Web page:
But it's China's biggest concentric ring that often garners the most attention. Beijing is known for gathering small bits of information from "friends" -- Chinese businesspeople, students, scientists, trade delegations and tourists traveling overseas -- which it assembles into a bigger picture.
"They spread a rather wide net," said James R. Lilley, a former CIA station chief and U.S. ambassador to China. "It's often a rather blurred line between 'cooperator' and 'undercover agent.' "
People may be motivated to provide information by money, patriotism, flattery or various forms of persuasion, analysts said. An overseas Chinese with a family back home might be approached, said Oxford's Tsang, and told: "I understand you have a daughter trying to get into college. I hear she may not be so bright, but I have a friend at that college and can put in a good word."
China's approach, sometimes referred to as "1,000 grains of sand," has complicated life for foreign counterintelligence agencies already burdened by the U.S.-declared war on terrorism, analysts said.
"There are 150,000 students from China. Some of those are sent here to work their way up into the corporations," Dan Szady, the FBI's assistant director for counterintelligence, told the National Intelligence Conference and Exposition in Arlington, Va., in February. "There are about 300,000 Chinese visitors annually and 15,000 delegations touring the U.S. every year."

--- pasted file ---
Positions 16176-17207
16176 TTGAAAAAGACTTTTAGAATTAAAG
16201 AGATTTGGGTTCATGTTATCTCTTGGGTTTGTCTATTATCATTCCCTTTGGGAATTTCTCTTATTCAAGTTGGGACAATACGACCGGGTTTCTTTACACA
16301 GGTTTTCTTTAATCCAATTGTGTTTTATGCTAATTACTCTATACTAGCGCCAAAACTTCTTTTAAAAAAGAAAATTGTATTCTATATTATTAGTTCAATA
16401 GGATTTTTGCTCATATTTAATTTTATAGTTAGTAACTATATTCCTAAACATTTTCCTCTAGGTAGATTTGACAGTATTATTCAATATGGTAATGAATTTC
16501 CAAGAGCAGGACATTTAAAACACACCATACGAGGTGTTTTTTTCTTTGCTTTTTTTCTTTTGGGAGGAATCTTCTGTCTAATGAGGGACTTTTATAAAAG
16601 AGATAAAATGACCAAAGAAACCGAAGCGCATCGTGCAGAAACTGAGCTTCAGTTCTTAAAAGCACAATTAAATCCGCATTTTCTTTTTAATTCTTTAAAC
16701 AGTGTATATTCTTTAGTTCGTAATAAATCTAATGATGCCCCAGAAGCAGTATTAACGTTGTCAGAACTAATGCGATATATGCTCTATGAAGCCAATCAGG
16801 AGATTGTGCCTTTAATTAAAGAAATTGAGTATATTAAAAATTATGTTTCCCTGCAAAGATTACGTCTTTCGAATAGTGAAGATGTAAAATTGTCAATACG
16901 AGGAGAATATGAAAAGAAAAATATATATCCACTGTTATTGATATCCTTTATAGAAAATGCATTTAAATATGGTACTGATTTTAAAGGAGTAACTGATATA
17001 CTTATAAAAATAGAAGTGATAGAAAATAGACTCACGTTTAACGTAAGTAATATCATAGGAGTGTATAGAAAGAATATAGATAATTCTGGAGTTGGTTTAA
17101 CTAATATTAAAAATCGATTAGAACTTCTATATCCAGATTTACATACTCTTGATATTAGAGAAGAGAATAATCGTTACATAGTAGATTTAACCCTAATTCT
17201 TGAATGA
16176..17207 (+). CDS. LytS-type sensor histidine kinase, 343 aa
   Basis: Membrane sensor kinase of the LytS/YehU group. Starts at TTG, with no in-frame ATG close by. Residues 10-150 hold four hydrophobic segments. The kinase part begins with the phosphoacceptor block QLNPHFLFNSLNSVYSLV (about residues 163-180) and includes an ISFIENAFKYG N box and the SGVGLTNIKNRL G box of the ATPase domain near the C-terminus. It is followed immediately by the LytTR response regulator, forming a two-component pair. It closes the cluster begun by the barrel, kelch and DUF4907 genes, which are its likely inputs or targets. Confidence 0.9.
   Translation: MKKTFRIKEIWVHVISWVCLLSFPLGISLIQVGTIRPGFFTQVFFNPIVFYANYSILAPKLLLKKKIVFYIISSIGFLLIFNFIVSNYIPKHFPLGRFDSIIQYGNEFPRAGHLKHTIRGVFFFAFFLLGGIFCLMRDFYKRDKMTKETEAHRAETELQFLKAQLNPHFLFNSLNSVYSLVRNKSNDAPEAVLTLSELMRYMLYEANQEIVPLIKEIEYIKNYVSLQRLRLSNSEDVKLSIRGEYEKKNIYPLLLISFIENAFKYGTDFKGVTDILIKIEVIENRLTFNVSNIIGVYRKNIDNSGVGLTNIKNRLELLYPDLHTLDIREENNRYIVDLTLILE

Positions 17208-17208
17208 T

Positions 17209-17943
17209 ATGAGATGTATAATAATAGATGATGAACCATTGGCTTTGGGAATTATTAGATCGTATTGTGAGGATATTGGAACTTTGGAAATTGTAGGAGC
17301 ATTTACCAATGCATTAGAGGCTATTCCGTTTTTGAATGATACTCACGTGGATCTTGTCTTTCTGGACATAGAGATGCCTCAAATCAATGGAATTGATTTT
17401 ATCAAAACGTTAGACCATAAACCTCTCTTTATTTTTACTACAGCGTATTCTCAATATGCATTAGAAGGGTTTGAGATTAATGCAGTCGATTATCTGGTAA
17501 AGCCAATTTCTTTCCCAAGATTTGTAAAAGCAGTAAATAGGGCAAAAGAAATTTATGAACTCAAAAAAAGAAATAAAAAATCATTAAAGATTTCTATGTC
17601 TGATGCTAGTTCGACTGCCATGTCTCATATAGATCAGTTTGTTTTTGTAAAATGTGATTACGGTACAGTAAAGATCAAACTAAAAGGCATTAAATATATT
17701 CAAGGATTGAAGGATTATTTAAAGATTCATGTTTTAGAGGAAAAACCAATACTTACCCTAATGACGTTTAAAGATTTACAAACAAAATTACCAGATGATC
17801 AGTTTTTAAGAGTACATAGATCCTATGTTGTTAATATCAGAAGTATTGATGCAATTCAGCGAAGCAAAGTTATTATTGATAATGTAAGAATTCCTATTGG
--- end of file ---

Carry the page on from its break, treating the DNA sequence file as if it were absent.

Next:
Many of these people are potential spies, he added, gathering information or being questioned when they return to China.
"Even as we increase our numbers of agents, we can't possibly totally stop it," Szady said.
But the intelligence expert who requested anonymity said there was a temptation to believe that everyone who vaguely looks Chinese is busy funneling information back to Beijing. "There's a lot of hysteria," he said, citing an unsubstantiated claim by a bipartisan congressional commission five years ago that China operates 3,000 front companies in the United States.
"It's jingoism of the highest order," he said. "Also, what they do in appealing to patriotism is not a lot different from the French and the Israelis. The Israelis pulled a lot of the same motherland appeals with [Jonathan Jay] Pollard," an American military analyst sentenced to life imprisonment in 1986 for leaking secrets to Israel.
Espionage also works both ways. In 1995, the Australian media reported that China's embassy in Canberra, the capital, was bugged as part of a joint Australian-U.S. spy operation. And a U.S.-made Boeing 767 bought for then-Chinese President Jiang Zemin in 2000 reportedly contained more than 20 spying devices.
One analyst said that even if Chen's claim of 1,000 spies in Australia was accurate, they were almost certainly not all well-trained field agents. "The idea that they have such a large number working on behalf of Chinese intelligence seems a bit dubious," said Jonathan D. Pollack, director of strategic research at the Naval War College in Newport, R.I. "It's obvious that anyone wanting to defect wants to up their value."